11.3 An Extension: Testing the Statistical Significance of Population Proportions  
11.4 Summary  
11.5 SPSS Tutorial  
11.6 Exercises  
 
Chapter 12. The t-Test of Statistical Significance: Comparing a Quantitative Property Assessed for Two Different Groups
12.0 Learning Objectives  
12.1 Motivation  
12.2 An Example  
12.3 Comparing Sample Means Using the Central Limit Theorem (Optional)  
12.4 Comparing Sample Means Using the t-Test  
12.5 Summary  
12.6 SPSS Tutorial  
12.7 Exercises  
 
Chapter 13. Analysis of Variance: Comparing a Quantitative Property Assessed for Several Different Groups
13.0 Learning Objectives  
13.1 Motivation  
13.2 An Example  
13.3 The F-Test  
13.4 A Note on Sampling Distributions (Optional)  
13.5 Summary  
13.6 SPSS Tutorial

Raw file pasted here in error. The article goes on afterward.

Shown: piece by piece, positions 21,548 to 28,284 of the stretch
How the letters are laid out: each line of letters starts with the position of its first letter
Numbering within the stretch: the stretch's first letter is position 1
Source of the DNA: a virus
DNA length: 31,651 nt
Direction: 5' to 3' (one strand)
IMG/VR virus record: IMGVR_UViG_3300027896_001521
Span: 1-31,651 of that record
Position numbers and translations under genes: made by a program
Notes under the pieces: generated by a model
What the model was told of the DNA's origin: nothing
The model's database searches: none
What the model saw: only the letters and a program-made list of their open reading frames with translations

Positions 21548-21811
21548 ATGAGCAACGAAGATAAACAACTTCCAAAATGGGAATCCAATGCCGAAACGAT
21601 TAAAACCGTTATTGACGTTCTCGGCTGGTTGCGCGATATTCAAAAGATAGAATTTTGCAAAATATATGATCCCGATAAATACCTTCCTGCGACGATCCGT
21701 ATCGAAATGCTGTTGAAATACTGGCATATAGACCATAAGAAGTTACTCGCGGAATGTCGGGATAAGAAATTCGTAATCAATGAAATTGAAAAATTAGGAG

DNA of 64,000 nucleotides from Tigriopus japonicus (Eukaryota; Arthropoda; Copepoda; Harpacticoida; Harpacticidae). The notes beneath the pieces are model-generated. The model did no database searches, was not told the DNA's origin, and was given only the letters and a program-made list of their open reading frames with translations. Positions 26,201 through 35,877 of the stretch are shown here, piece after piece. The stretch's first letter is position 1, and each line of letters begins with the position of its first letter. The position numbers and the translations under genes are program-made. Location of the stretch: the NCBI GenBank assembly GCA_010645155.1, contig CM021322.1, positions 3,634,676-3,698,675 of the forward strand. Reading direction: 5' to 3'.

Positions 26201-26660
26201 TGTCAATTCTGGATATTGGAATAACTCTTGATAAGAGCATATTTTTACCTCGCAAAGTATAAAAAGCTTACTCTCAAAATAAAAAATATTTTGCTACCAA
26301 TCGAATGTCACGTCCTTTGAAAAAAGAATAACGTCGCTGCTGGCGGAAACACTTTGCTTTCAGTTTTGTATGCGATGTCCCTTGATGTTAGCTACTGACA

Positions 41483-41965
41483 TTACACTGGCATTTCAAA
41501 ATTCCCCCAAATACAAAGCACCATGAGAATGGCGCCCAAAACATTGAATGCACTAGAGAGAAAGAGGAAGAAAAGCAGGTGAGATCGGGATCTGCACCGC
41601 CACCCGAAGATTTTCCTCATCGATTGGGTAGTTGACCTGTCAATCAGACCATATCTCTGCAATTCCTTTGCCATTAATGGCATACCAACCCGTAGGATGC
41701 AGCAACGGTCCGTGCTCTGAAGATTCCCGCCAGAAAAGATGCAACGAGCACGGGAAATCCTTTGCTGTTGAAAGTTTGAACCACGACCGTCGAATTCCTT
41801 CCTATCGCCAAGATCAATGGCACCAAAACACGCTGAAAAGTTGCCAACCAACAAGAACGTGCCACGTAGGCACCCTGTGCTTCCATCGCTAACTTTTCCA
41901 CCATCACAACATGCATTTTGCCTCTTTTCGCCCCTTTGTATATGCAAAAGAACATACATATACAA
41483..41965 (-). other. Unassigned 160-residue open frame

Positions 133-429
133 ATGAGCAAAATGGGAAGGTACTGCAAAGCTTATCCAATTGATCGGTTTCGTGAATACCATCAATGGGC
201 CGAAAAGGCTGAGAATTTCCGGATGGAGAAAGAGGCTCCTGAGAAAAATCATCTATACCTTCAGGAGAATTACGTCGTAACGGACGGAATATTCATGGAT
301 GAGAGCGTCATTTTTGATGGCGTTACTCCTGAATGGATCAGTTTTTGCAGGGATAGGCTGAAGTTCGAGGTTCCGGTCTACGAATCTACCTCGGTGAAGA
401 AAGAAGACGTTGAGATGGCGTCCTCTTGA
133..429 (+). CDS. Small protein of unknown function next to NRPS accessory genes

13.7 Exercises  
 
Chapter 14. Correlation Analysis and Linear Regression: Assessing the Covariability of Two Quantitative Properties
14.0 Learning Objectives  
14.1 Motivation  
14.2 An Example  
14.3 Visual Interpretation with a Scatter Plot (Optional)  
14.4 Assessing an Association as a Covariance  
14.5 Regression Analysis: Representing a Correlation as a Linear Mathematical Model  
14.6 Assessing the Explanatory Value of the Model  
14.7 Summary  
14.8 SPSS Tutorial  
14.9 Exercises  
 
Index

Supplements

Instructor Site

Password-protected Instructor Resources include the following:

  • Editable, chapter-specific Microsoft® PowerPoint® slides offer complete flexibility in easily creating a multimedia presentation for your course.
  • Sample syllabi help you prepare a course using Understanding Statistical Analysis and Modeling.
  • Extra exercises including solutions reinforce the key concepts of each chapter and can be used as test questions.
  • All figures and tables from the book available for download.
Student Study Site

The open-access Student Study Site includes the following:

  • Solutions to selected exercises and problems from the book
  • EXCLUSIVE! Access to multimedia from the SAGE Research Methods platform featuring videos with the author